I have been reflecting about how much I have learned, and continue to learn, in my new positions of author and educational consultant and radio co-host. In fact, I am now becoming an expert on ideas and technologies that I never even knew existed until I was thrust into these roles. Although at times my head is spinning, I have to admit, I like all of this new learning! Every day is exciting!
Some of my friends have said to me, almost in admonishment, "You are supposed to be retired!" My answer is " Retired from what? I am retired from teaching high school English, but I am not retired from life." For me, life would not be very interesting if I could not continue to learn. I also feel compelled to continue to contribute to Education. I loved school, and although I am no longer in the classroom every day, I still have 37 years of wisdom and experience to share. I am not ready for the rocking chair at 62! I enjoy all of the jobs that I do, and they all include learning something new every single day. It is enjoyable to read the scholarly articles on Education that I need for the radio show, and to write every single day for educational magazines and my blog. I have some upcoming speaking engagements, so I am back to speech writing, and I am planning a webinar as well, and revisiting Powerpoint. I am also learning how to do a new website on Word Press, with all the nuances and proclivities of working with a new format. Twitter and I have become inseparable, as Twitter is helping me to make global friends and connections in Education. All of this new learning is exhilarating! Exhausting, but exhilarating!
I believe that teachers must be role models for students, and that a teacher who loves learning will cultivate students who love learning. When I was in the classroom for those 37 years, I took delight in telling students when I learned something new from them! Students love sharing information and "teaching the teacher", and a warm reception from the teacher goes a long way with promoting a student's love of learning. I specifically remember a lesson about Latin and Greek roots, and the root "psuedo" (false, pretend, from the Greek). I am embarrassed to tell you that I was not much of a science student, and I did not remember what a psuedopod was from Biology class, so students were very interested in telling me all about pseudopods! One student even drew a likeness of a psudeopod on the board (at least that is what he said it was-I wouldn't have known.) That vocabulary lesson turned into a true "learning across the curriculum" minute and a "teaching the teacher" lesson, and I will tell you that years later, when I encountered some students from that class, they talked about the day they taught me about pseudopods. I liken that day to a spark of learning that turned into a fire for most of those students. They became experts in dissecting words for roots and prefixes and suffixes to discern the meaning of words, and many of them wrote thank you notes to me for elevating their SAT verbal scores.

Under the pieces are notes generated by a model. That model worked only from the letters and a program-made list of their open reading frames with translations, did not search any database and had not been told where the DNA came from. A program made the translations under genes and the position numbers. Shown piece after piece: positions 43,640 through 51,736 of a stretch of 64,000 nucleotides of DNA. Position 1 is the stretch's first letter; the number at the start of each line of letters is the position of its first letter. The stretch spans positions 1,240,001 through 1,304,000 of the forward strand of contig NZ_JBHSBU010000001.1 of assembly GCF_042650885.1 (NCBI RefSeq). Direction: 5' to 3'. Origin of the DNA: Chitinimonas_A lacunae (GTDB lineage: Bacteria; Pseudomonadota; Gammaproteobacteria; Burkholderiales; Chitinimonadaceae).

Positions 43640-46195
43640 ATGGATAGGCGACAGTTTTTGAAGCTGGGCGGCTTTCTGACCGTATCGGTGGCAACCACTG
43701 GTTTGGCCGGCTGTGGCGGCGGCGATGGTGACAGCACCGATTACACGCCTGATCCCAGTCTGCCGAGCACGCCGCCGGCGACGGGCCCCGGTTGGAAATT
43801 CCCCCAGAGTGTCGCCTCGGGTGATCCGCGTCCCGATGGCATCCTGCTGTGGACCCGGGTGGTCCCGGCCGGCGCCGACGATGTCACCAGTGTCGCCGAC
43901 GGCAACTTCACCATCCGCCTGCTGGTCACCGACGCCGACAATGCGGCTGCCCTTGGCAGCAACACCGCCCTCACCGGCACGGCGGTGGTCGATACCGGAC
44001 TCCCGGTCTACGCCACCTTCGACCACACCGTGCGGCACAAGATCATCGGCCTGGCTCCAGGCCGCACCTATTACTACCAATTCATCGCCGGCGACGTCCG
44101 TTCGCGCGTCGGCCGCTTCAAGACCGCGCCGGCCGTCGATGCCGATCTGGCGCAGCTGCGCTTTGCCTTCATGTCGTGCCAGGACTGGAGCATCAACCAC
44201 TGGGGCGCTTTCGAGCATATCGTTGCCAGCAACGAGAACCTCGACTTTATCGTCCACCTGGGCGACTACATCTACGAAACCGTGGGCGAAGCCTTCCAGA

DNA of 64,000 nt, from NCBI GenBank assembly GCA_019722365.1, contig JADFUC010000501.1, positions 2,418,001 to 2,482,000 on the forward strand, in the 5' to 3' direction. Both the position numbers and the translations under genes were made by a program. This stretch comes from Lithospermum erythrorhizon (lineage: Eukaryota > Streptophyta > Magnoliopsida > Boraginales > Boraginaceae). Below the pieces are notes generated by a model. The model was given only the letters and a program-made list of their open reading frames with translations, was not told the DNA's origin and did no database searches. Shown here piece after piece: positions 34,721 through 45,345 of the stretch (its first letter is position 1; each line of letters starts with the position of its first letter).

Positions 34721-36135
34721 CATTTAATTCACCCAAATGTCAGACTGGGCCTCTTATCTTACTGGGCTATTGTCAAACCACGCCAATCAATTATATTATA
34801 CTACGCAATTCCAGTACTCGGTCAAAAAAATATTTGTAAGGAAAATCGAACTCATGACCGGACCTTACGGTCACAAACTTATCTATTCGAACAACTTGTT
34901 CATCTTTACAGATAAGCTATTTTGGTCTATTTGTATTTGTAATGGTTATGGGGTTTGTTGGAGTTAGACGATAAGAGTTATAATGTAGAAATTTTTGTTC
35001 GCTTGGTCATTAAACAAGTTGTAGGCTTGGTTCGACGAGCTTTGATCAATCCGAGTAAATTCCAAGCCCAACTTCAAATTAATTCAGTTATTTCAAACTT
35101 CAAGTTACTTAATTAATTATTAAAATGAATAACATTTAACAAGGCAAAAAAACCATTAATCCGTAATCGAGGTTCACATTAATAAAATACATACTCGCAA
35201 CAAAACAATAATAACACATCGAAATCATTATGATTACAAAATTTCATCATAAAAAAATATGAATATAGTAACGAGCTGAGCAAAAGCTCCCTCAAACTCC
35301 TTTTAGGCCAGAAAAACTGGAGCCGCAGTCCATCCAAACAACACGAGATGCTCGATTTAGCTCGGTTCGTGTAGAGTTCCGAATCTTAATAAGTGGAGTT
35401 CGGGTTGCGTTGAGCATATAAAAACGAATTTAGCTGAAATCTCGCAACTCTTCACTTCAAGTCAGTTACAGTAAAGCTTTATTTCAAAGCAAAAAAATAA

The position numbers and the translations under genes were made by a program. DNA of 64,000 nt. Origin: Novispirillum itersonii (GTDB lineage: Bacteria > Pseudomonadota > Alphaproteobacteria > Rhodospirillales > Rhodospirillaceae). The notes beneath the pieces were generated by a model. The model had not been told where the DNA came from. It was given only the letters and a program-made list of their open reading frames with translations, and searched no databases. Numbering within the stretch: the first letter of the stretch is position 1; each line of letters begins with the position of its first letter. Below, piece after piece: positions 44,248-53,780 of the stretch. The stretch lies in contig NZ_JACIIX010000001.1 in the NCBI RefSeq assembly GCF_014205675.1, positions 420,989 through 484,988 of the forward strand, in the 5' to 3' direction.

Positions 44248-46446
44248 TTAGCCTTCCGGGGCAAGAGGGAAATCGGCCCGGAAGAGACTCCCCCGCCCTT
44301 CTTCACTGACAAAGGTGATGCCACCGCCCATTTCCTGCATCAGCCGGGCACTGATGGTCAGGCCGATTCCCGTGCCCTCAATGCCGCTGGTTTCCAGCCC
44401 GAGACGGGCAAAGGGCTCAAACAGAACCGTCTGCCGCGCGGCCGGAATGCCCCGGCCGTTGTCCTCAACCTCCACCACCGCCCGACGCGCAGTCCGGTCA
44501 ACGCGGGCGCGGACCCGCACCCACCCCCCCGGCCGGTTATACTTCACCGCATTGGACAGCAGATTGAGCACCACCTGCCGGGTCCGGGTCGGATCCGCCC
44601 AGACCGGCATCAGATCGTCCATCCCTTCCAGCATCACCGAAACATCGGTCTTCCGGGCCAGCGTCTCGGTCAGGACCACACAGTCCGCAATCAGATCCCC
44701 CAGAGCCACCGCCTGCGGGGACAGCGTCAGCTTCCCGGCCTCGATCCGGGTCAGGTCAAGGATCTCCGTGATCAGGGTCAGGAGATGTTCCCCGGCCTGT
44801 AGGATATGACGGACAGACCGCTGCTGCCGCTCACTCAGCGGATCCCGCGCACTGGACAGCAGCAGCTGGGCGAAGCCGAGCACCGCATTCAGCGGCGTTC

Teachers, for those of you who are in the classroom, share with your students some of the learning-outside of school-that you have enjoyed. It is a great idea to share and extol your excitement and passion for learning. For those teachers who are retired, I recommend that you continue to share both your love and passion for learning with others, be it in a bridge club, a book club, at the local colleges, or with your grandchildren and friends.
Being a lifelong learner brings joy to every day and makes life so much fun. And as the quote at the title of this article says, "Never stop learning, because Life never stops teaching."
I hope you learn some really great "stuff" today, and that you have fun while learning!
Rittman Publishing, LLC
As always, I welcome your comments and suggestions.
Dede's award-winning book, STUDENT TEACHING: THE INSIDE SCOOP FROM A MASTER TEACHER, is available at www.dederittman.com or Amazon.com
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